Jimmy Hallyburton was born and raised on the rural edges of NW Boise. He spent most of his youth exploring the foothills, neighboring farmland and country roads by foot and by bike. “Be home by dinner,” and “be kind to others,” are the only rules he recalls growing up with. Treating people with kindness remains the cornerstone of his principles and passion today.
The importance of preserving land and wildlife has always been a large part of Jimmy’s life. As a child he built and hung bluebird boxes all over SW Idaho with his grandfather, Al Larson the Bluebird Man, helping to restore Idaho’s Native Bluebird population. In the classroom he spent most of his days staring out the window and standing up to bullies on the playground. Still, with the love and support of the many teachers in his life (including his mother), he developed an unquenchable passion for learning, creativity, and sticking up for others.
After several years fighting wildfires on the Idaho City Hotshots and chipping away at a Mass Communications degree from Boise State University, Jimmy launched the Boise Bicycle Project (BBP). Jimmy and his team hit the ground running in 2007 with a vision of transforming Boise into the Bicycle Capital of America and a mission of making the benefits of bicycling available to the entire community regardless of income. Jimmy describes his early days in the nonprofit/social sector as "the time my real education and understanding of my community began."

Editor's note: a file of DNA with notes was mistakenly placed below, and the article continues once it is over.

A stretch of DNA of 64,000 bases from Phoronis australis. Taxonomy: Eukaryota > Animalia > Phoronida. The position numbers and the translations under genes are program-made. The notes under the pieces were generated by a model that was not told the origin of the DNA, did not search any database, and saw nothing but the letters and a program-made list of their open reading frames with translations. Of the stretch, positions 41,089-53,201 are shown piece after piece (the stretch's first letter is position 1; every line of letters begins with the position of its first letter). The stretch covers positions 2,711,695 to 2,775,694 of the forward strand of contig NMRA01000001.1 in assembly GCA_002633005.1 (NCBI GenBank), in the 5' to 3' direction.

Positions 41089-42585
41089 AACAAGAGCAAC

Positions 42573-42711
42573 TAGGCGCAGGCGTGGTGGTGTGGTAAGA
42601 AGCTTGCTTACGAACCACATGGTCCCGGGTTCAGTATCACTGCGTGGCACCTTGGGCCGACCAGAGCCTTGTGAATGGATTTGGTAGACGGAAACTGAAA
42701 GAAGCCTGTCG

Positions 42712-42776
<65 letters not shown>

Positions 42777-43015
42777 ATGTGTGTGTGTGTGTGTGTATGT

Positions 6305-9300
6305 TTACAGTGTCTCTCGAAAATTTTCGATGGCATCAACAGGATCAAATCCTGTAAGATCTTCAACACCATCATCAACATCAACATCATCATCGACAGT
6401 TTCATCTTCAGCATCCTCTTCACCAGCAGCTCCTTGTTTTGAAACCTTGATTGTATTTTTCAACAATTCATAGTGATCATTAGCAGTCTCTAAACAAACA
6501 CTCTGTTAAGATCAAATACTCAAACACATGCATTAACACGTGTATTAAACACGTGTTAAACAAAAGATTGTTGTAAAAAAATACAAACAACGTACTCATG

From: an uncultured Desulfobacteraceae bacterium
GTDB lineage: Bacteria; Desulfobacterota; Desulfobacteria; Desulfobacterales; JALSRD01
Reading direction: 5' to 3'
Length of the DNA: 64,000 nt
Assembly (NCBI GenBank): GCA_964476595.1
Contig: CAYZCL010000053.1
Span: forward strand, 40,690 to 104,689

Today, he’s helped fix and distributed over 15,000 bicycles to the community in need and has partnered with nonprofits across Idaho to donate over 7,200 bicycles to children from low/no-income families. His organization has become nationally known for its programs that serve incoming refugees, incarcerated individuals, and families experiencing homelessness, using the bicycle as a tool to create social change and community connection.
Jimmy serves on numerous city, county, state and national transportation committees, and has passed life-saving bicycle and transportation legislation at city and state levels.
As a Boise City Councilman, Jimmy plans to use the same value-based collaborative approach he learned in the nonprofit sector to build a vibrant community that centers accessibility connection and belonging for all.